Liffs Low bowl barrow


Heritage Category: Scheduled Monument

List Entry Number: 1010969

Date first listed: 28-Feb-1963

Date of most recent amendment: 13-Jul-1992


Ordnance survey map of Liffs Low bowl barrow
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The building or site itself may lie within the boundary of more than one authority.

County: Derbyshire

District: Derbyshire Dales (District Authority)

Parish: Hartington Nether Quarter

National Park: PEAK DISTRICT

National Grid Reference: SK 15312 57669


Legacy Record - This information may be included in the List Entry Details.

Reasons for Designation

Bowl barrows, the most numerous form of round barrow, are funerary monuments dating from the Late Neolithic period to the Late Bronze Age, with most examples belonging to the period 2400-1500 BC. They were constructed as earthen or rubble mounds, sometimes ditched, which covered single or multiple burials. They occur either in isolation or grouped as cemeteries and often acted as a focus for burials in later periods. Often superficially similar, although differing widely in size, they exhibit regional variations in form and a diversity of burial practices. There are over 10,000 surviving bowl barrows recorded nationally (many more have already been destroyed), occurring across most of lowland Britain. Often occupying prominent locations, they are a major historic element in the modern landscape and their considerable variation of form and longevity as a monument type provide important information on the diversity of beliefs and social organisations amongst early prehistoric communities. They are particularly representative of their period and a substantial proportion of surviving examples are considered worthy of protection.

Although partially disturbed by excavation, Liffs Low bowl barrow is still a well-preserved example containing further archaeological remains.


Legacy Record - This information may be included in the List Entry Details.


Liffs Low bowl barrow is a sub-circular cairn situated on the south-western ridges of the limestone plateau of Derbyshire on the eastward side of The Liffs. The monument includes a mound measuring 18m by 14.5m with an average height of c.1.5m. A Neolithic date for the monument is indicated by its location beneath the crest of a hill and is corroborated by the partial excavations carried out by Thomas Bateman in 1843 when it was found that the cairn contained at least one cist with an inhumation burial accompanied by flint and antler artefacts and a pot of unusual form dating to the transition between the Neolithic and Beaker periods. A second partial excavation carried out in the 1930s revealed a second cist containing a skeleton and a beaker. Bronze staining on some of the bones indicates the re-use of the cairn in the early Bronze Age.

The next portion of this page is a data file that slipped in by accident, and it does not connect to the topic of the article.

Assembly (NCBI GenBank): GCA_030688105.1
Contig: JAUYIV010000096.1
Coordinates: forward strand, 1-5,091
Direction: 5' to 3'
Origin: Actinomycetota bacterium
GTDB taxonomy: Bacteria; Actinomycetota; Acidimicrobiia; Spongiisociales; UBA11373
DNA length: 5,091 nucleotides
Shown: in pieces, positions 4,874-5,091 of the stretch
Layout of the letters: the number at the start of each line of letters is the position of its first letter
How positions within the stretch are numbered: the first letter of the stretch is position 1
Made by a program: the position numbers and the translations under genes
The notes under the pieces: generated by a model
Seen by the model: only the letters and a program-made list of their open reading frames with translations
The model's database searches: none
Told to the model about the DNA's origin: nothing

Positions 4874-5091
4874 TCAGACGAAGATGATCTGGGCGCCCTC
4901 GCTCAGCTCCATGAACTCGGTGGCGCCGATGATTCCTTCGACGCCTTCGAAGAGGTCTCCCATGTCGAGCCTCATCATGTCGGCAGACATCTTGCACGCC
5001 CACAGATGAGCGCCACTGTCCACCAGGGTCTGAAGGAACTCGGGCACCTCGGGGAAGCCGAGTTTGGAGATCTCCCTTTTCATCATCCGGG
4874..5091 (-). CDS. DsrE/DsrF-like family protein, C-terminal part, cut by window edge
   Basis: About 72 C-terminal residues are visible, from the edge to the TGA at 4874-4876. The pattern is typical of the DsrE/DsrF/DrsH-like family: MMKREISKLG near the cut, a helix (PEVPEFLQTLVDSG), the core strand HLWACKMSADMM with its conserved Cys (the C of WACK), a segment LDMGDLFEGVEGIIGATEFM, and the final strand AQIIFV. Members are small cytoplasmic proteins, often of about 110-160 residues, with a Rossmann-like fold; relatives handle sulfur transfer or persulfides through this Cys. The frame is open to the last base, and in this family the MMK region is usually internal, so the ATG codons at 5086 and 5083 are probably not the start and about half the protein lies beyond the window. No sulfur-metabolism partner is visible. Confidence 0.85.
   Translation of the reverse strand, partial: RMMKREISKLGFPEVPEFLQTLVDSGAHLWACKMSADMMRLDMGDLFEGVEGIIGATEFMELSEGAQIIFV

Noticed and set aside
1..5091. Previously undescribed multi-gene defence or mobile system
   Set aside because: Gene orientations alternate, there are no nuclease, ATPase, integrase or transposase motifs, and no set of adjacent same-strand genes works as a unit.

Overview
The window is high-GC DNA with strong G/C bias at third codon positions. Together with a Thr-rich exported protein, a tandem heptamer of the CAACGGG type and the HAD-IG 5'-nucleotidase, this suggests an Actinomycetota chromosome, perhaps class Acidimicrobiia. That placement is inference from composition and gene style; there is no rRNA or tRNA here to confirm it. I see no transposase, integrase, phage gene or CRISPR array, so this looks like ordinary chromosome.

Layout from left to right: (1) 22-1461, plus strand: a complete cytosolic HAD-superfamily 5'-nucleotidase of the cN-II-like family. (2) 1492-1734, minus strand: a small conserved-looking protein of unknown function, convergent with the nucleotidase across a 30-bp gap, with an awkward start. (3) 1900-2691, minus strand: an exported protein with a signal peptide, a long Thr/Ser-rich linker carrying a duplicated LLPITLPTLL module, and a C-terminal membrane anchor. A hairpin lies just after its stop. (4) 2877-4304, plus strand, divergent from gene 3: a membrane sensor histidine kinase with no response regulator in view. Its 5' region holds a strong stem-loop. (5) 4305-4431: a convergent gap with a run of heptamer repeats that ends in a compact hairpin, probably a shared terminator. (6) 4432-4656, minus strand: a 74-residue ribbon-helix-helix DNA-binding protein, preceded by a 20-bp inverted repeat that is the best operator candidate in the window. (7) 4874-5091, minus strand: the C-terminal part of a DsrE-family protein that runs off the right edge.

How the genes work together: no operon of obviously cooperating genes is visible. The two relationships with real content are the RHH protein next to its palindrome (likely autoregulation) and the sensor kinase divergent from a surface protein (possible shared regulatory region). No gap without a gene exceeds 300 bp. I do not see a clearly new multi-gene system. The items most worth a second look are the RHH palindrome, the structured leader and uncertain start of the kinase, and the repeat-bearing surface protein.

MAP EXTRACT The site of the monument is shown on the attached map extract. It includes a 2 metre boundary around the archaeological features, considered to be essential for the monument's support and preservation.


The contents of this record have been generated from a legacy data system.

Legacy System number: 13303

Legacy System: RSM


Books and journals
Barnatt, J, The Peak District Barrow Survey (1989), (1989)
Barnatt, J, The Peak District Barrow Survey (1989), (1989)
Bateman, T, Vestiges of the Antiquities of Derbyshire, (1849), 41-43
Marsden, B M, The Burial Mounds of Derbyshire , (1977)
Smith, K, 'Peak Park News' in The Mystery Man of Liff's Low, , Vol. 4, (1984)

End of official listing